Information on the two main ways in which a person can be rehabilitated and allowed to enter Canada.
Under Canadian law, a person will be inadmissible to Canada if he or she has committed certain crimes. For more information on the kinds of crimes that can lead to a person being found inadmissible to Canada, click the following links.
Determining Inadmissibility for Individual Criminality
Determining Inadmissibility for Organized Criminality
There are many ways, however, for a person who has been deemed inadmissible to Canada for criminal acts to overcome an inadmissibility finding and be allowed to enter Canada.
One way of overcoming a finding of criminal admissibility is to get a Temporary Residence Permit (TRP). For an Overview of TRPs, click here.
A person can also overcome an inadmissibility finding via rehabilitation. Attaining rehabilitation usually depends on:
The type of crime that was committed
How long it has been since the crime was committed
The way that a person has behaved since committing the crime.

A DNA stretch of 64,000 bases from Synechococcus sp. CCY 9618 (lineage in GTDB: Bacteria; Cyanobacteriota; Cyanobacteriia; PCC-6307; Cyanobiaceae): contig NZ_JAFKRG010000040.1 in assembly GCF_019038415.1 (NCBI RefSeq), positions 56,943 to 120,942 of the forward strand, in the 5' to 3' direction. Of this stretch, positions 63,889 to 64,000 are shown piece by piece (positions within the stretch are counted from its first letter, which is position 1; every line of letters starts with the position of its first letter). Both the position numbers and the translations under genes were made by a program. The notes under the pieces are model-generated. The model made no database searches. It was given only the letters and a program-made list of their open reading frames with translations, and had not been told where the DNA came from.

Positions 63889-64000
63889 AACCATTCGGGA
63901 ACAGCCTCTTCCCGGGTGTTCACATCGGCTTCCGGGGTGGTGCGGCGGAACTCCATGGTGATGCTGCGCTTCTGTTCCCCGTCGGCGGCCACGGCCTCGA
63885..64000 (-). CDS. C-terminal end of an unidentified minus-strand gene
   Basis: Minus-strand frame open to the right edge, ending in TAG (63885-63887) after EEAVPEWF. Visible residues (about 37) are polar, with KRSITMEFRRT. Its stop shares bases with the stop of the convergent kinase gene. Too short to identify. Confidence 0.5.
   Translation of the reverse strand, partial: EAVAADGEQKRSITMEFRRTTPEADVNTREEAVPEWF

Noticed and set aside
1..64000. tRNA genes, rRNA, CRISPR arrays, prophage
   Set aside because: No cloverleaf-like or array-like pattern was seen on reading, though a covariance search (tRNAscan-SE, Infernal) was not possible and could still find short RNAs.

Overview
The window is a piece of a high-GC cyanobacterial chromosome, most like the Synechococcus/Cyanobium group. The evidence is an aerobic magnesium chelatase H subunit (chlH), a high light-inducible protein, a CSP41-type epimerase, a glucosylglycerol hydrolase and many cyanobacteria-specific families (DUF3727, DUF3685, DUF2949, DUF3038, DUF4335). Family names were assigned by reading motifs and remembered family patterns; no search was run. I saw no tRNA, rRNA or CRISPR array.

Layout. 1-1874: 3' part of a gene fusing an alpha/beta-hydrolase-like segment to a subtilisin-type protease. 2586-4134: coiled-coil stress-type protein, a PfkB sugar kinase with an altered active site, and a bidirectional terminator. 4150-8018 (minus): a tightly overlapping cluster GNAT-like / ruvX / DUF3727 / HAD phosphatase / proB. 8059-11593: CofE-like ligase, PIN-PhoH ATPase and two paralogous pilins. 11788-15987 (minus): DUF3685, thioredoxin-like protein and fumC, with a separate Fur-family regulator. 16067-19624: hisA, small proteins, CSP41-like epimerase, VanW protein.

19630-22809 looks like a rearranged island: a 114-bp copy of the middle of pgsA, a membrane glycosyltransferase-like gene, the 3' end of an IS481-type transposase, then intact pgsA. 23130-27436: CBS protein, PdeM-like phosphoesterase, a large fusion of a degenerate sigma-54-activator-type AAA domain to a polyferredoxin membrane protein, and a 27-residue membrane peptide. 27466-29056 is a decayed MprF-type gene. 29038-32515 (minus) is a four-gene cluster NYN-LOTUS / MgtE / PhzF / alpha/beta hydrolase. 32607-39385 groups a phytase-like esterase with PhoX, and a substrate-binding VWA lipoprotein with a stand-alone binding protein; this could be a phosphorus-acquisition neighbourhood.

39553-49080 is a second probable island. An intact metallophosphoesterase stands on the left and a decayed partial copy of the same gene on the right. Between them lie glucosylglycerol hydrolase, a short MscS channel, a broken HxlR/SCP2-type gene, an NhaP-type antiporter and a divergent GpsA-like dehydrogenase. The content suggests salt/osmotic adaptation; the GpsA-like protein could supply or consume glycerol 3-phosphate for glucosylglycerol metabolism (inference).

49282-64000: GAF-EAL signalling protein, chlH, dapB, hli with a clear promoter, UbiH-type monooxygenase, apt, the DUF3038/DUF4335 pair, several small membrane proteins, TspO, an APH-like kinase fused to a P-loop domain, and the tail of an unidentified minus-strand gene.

There are two main kinds of rehabilitation: Deemed Rehabilitation and Individual Rehabilitation.
I. Deemed Rehabilitation
A person can be deemed to be rehabilitated if enough time has passed since he or she has committed a crime. In order to be deemed rehabilitated, a person must have committed a crime that comes with a jail term of less than ten years or less than five years depending on the crime. Being deemed rehabilitated does not involve an application process. It merely involves showing a Canadian official that enough time has passed since you last committed a crime. For more on Deemed Rehabilitation, click here.
II. Individual Rehabilitation
As opposed to deemed rehabilitation, which is concerned with how much time has passed since a crime was committed, individual rehabilitation involves an assessment of whether a person is likely to commit new crimes. Individual rehabilitation also involves a formal application process. In order to apply for individual rehabilitation, individuals must be able to show:
That they meet the relevant criteria
That they have been rehabilitated
That they are unlikely to take part in future crimes.
That, at least five years have passed since the end of their criminal sentence, including probation.
That, at least five years have passed since they committed the original crime.